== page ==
Context dependent

In the last meetings I attended, I observed an interesting behaviour among ecologists (including myself), and is that despite sometimes they present contradictory results, they get along pretty well. I understand that this is not the case among taxonomists, or physicists, where there is a single right answer (comic is not based on a true story). Ecologists can discuss several options regarding why the results presented are not general, but at the end, nobody claims to have the truth. Is there a “right answer” when understanding ecological processes? Is just that is hard to measure all the relevant variables, or even in the case where we can measure everything accurately, the stochasticity is too high?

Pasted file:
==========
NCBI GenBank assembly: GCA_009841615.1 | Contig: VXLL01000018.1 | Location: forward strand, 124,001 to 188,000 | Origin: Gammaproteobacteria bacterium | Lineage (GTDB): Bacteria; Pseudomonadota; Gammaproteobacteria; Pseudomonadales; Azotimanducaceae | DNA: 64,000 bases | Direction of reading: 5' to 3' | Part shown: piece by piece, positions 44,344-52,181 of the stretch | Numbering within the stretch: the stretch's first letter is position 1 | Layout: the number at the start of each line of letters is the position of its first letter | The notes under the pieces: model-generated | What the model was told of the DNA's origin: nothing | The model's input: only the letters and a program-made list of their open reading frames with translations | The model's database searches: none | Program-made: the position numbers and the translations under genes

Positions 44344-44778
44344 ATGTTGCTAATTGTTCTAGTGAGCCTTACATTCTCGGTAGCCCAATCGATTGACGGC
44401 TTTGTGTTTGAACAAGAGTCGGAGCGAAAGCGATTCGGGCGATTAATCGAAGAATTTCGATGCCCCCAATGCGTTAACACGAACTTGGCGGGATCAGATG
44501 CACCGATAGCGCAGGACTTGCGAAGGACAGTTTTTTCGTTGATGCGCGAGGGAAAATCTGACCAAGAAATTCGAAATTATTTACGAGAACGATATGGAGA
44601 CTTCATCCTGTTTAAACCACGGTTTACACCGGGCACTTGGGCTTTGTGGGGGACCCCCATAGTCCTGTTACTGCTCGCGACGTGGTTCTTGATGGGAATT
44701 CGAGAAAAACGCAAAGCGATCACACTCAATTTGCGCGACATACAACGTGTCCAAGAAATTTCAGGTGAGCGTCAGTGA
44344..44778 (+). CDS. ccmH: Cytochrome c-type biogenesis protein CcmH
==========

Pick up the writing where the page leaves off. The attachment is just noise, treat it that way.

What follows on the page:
I like to think that ecological theory is not only intellectually exciting, but that it allows for a general understanding of ecosystems. However, I keep finding context specific ecological responses everywhere, and few theories in ecology has a good predictive power. Maybe ecosystems are too complex to be predictable at fine scales. Maybe, like climatic models, we can predict next year general functioning of an ecosystem, but we can’t tell if a species will interact with another one next week. But maybe we just need to bring together better theory and better data and see if we can make sense of it. I am trying to put together data that usually is analyzed independently, but that is potentially affecting the same process. I hope that the combination of datasets fits better the theory than it does when data is analyzed independently. Despite stochasticity is everywhere, I want to think there is still room to improve the mechanistic understanding of complex ecosystems.